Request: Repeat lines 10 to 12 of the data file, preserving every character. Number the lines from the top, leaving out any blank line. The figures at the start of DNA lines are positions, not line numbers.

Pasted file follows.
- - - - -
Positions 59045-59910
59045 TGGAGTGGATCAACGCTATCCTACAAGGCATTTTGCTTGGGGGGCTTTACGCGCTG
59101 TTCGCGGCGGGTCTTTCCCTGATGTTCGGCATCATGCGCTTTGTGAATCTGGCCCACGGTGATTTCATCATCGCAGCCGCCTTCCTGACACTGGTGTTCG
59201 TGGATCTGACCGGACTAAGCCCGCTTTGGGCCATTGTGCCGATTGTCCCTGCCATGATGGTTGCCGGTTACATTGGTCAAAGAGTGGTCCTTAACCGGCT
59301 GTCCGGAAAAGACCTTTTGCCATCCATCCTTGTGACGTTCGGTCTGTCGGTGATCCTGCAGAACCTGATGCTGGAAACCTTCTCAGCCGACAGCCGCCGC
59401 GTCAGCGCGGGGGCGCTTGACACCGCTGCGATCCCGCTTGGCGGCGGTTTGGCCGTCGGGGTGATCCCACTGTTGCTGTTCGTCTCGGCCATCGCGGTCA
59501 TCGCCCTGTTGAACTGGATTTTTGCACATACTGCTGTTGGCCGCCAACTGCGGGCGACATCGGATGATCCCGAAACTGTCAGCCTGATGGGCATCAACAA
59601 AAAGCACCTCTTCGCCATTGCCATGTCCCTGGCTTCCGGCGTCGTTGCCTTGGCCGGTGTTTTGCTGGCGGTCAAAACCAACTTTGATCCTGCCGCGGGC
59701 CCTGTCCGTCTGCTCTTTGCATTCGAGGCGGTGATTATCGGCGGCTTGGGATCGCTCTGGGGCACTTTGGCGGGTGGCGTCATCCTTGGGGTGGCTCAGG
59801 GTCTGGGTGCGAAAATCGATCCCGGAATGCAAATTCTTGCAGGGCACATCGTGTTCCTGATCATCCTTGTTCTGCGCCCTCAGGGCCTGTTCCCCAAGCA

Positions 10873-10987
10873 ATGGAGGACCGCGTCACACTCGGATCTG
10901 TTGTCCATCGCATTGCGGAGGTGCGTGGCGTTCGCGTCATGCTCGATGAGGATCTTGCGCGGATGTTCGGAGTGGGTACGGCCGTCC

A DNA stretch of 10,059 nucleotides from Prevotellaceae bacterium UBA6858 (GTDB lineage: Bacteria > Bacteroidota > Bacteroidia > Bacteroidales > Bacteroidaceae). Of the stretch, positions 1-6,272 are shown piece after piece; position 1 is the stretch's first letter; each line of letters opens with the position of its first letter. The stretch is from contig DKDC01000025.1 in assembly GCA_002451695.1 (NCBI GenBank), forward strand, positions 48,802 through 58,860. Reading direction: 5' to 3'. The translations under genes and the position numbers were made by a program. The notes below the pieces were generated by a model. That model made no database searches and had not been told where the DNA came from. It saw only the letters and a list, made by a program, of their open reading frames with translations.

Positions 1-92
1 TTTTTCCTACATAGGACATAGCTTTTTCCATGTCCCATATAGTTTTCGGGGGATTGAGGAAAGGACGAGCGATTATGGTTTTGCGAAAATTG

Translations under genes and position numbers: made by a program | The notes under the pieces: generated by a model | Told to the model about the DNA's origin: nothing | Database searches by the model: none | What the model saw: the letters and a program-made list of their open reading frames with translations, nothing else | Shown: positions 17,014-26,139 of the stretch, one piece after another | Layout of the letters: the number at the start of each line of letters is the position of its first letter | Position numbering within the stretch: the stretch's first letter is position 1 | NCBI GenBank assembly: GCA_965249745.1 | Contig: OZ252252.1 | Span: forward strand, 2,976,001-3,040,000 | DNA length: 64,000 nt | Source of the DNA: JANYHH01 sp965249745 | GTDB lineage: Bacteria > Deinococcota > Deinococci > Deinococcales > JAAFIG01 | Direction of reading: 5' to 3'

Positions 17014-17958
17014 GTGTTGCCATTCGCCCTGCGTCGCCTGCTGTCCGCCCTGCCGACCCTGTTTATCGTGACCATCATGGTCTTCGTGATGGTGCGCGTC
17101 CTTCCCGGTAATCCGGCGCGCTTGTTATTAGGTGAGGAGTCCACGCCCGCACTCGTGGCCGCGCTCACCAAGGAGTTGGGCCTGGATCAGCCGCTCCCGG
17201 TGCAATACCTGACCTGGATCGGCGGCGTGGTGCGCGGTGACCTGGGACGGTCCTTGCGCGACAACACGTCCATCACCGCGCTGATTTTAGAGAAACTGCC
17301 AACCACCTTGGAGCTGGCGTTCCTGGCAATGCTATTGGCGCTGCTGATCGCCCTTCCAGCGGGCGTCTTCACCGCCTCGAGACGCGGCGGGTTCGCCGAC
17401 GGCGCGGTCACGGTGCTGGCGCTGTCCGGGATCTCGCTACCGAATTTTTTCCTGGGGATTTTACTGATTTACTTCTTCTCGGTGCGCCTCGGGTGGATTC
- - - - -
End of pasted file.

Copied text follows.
59801 GTCTGGGTGCGAAAATCGATCCCGGAATGCAAATTCTTGCAGGGCACATCGTGTTCCTGATCATCCTTGTTCTGCGCCCTCAGGGCCTGTTCCCCAAGCA

Positions 10873-10987
10873 ATGGAGGACCGCGTCACACTCGGATCTG